The royalty rates in the tariffs are primarily based on two model licences negotiated with the Association of Universities and Colleges Canada (AUCC, now Universities Canada), which formed the basis for agreements that Access Copyright signed with universities – the 2012 AUCC Model Licence, and the 2015 Three-Year AUCC Premium Licence. The Board is satisfied that both agreements are reflective of a functioning market and market price.

I will have more to say about this recent decision in due course.

Meanwhile, back to the future proposed tariff. It would, of course, be useful if the Copyright Board were to post the new round of objections. As I have noted, the Copyright Board has spent $757,548.50 on website stuff since April 1, 2018 with no noticeable improvement to it. Publishing objections would be a very simple, useful and cost-free way to start the improvement process.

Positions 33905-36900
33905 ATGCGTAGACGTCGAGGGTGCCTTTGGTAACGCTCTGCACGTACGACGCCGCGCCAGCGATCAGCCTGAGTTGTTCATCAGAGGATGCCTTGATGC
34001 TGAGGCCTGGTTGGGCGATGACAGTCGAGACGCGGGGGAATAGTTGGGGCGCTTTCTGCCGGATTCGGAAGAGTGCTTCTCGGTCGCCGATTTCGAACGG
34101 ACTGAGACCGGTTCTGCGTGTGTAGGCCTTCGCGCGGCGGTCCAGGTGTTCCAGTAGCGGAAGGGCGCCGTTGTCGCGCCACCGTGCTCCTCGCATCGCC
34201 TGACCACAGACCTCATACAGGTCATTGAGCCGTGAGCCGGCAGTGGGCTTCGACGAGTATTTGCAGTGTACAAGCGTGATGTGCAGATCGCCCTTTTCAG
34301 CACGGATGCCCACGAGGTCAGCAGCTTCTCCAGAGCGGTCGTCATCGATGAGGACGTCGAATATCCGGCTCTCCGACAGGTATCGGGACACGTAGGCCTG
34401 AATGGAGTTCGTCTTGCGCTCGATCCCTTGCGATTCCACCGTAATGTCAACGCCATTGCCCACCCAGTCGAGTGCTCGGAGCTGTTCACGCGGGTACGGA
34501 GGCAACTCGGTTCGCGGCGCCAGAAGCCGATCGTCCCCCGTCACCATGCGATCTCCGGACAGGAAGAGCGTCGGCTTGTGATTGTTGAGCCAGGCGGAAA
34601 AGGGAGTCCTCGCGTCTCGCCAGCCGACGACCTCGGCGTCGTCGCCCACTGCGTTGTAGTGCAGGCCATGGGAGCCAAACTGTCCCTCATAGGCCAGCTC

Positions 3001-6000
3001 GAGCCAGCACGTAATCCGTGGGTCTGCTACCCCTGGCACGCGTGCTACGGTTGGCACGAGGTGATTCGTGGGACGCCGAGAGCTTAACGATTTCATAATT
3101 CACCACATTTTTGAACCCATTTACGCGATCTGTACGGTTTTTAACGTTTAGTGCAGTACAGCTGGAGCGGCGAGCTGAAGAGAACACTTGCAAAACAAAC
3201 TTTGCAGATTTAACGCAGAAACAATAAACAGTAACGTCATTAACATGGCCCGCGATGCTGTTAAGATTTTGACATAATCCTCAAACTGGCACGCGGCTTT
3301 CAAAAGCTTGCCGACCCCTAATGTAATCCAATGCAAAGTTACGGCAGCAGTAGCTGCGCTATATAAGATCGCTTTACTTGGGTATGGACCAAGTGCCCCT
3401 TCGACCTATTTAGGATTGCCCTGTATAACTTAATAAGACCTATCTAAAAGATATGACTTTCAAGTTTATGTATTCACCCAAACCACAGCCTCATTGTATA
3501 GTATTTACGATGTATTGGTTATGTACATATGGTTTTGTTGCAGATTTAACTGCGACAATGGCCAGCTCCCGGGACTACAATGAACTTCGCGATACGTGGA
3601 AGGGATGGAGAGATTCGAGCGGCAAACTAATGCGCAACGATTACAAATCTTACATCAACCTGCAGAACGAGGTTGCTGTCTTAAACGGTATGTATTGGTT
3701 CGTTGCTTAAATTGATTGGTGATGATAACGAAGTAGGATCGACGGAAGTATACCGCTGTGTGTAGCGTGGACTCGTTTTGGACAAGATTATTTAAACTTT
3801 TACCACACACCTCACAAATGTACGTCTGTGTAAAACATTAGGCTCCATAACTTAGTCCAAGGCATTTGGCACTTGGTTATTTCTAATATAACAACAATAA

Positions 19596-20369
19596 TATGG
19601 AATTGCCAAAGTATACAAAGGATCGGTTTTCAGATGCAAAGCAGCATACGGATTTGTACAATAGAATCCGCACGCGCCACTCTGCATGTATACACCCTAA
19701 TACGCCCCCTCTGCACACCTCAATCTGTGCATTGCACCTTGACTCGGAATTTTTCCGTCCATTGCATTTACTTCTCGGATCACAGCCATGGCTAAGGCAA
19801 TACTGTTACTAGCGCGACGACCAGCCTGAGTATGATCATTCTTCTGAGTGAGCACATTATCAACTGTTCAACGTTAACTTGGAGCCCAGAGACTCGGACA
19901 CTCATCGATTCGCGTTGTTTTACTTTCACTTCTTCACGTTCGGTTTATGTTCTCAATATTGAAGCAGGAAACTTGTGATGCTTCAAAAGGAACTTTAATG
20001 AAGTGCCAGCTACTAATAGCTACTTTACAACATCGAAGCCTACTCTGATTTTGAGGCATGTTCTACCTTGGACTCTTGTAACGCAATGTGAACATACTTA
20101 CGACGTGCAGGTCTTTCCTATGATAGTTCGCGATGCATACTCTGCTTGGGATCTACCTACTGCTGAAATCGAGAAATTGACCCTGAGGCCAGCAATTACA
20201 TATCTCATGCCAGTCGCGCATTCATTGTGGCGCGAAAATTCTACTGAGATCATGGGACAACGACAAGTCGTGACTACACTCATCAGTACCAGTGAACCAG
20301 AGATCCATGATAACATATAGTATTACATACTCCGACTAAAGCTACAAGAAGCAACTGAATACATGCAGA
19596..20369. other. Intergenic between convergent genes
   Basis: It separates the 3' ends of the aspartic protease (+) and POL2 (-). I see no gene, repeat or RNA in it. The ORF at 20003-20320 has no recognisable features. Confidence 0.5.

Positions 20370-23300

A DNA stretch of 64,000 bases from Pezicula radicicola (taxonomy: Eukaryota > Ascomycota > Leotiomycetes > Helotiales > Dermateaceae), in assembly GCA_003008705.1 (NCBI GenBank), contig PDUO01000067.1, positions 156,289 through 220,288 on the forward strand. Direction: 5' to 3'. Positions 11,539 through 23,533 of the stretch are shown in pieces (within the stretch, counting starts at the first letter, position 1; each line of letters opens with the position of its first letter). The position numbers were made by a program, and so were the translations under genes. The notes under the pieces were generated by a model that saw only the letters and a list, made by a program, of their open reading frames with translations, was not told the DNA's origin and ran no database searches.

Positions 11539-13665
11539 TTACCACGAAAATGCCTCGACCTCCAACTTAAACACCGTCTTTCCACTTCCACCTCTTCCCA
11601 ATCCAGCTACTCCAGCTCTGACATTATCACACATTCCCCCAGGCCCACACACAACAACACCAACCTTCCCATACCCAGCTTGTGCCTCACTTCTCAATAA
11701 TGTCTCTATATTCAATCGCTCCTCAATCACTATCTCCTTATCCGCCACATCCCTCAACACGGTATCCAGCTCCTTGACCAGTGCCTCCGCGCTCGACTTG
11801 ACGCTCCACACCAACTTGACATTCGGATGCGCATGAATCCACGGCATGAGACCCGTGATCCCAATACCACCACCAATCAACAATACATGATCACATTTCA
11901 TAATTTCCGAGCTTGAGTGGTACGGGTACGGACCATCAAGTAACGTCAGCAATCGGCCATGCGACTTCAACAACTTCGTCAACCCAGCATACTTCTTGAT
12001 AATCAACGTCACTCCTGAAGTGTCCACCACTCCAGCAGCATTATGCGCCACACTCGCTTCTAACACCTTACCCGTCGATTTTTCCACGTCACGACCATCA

However, since this is unlikely to happen any time soon, I will do so here. These are, by their nature, public documents. I have thus far been provided with the following objections:


Athabasca University
CARL
CAUT/CFS
Colleges and Institutes Canada
COPPUL 
Mount Royal University 
Ryerson University
Simon Fraser University
University of Alberta, University of Calgary and University of Lethbridge
Universities Canada Objection
Universities Canada Letter
There may be others, which I’ll be happy to post if and when provided.

HPK

PS - I've just added Ryerson University on December 12, 2019 and Mount Royal University on December 13, 2019

PS - I've added Athabasca and COPPUL on December 18, 2019 and SFU in December 24, 2019

Wednesday, December 04, 2019